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Emotional Support Animals for Seniors and Medicare Eligibles

By  Senior Market Advisors  on July 11, 2018

Emotional Support Animals for Seniors and Medicare Eligibles

ESAs, or emotional support animals, are a controversial topic in 2018. Thousands of people who don’t truly need emotional support animals are certifying their pets anyway and then taking them to public places that do not normally allow pets. Plus, a lot of people don’t understand what emotional support animals really do. They’ll make insulting comments like, “well, my dog makes me happy too, can he get certified?” However, ESAs do much more than make people happy. Any person can adopt a pet, but not everyone can have their pet certified as an ESA.

Emotional Support Animals for Seniors and Medicare Eligibles

It’s very easy for seniors and Medicare eligibles to fall into isolation. Their loved ones grow older and/or move away, and they don’t have jobs or as many daily tasks as they once did. Dogs and cats can help seniors and Medicare eligibles feel an enhanced sense of purpose. They love unconditionally, they don’t judge you, and they’re always there! Any senior can benefit from having a pet around the house.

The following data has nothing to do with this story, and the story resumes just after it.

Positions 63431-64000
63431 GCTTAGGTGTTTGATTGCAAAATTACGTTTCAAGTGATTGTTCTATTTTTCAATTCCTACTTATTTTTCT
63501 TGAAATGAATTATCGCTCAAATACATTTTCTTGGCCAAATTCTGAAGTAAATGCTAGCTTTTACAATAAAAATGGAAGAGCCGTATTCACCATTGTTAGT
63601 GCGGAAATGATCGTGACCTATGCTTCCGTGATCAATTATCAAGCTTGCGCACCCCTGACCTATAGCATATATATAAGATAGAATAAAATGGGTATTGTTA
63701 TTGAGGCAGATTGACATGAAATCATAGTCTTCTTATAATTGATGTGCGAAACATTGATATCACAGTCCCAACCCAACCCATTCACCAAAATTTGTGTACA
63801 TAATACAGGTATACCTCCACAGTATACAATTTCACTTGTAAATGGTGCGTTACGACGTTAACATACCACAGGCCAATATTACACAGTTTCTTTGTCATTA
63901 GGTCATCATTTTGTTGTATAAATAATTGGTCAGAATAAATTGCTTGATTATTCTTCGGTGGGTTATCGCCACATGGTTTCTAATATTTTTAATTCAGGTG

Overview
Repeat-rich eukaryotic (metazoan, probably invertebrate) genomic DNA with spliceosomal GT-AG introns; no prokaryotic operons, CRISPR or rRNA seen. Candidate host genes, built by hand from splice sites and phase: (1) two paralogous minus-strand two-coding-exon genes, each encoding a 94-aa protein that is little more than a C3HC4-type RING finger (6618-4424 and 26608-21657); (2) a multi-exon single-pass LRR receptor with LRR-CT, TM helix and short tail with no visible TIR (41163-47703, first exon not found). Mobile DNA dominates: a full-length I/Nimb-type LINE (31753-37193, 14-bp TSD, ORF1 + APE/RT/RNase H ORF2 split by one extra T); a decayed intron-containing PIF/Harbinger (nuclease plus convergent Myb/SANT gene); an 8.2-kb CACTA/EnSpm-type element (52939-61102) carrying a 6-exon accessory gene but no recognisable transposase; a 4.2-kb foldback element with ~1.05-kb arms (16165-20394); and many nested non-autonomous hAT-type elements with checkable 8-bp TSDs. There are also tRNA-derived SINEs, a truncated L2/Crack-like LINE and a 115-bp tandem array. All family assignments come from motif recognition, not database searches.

Seniors and Medicare eligibles who struggle with depression, anxiety, and other mental illnesses can benefit more than others. If mentally or emotionally disabled seniors and Medicare eligibles certify their pet as an emotional service animal, they can take their pet with them to public events to help them feel calm.

While ESAs are not required to go through training to be certified, certification is required for the animal to be allowed in unusual places. A senior who wants an ESA should speak to a mental health specialist.

How to Certify an Emotional Support Animal

In most cases, only mental/emotional health specialists can provide support animal certification. You’ll need to see a psychologist, therapist, or psychiatrist to discuss your condition and the possible benefits of an ESA. Usually, the specialist will first have to diagnose you with depression, bipolar disorder, a cognitive disorder, a motor skills disorder, or some other mental or emotional health ailment. Your certification letter must include the date, your condition and treatment plan, and the specialist’s license information. You will need to renew your certification according to your condition once per year.

Medicare and Emotional Support Animals

While Medicare does not specifically cover emotional support animals, it does cover mental health treatments. If you have a client who is interested in adopting an emotional support animal and needs help doing so, your best course of action is to make sure their plan includes a good network of mental health specialists. Alternatively, help them get into a PPO or other Medicare Advantage plan that does not require referrals, so they can more easily see specialists.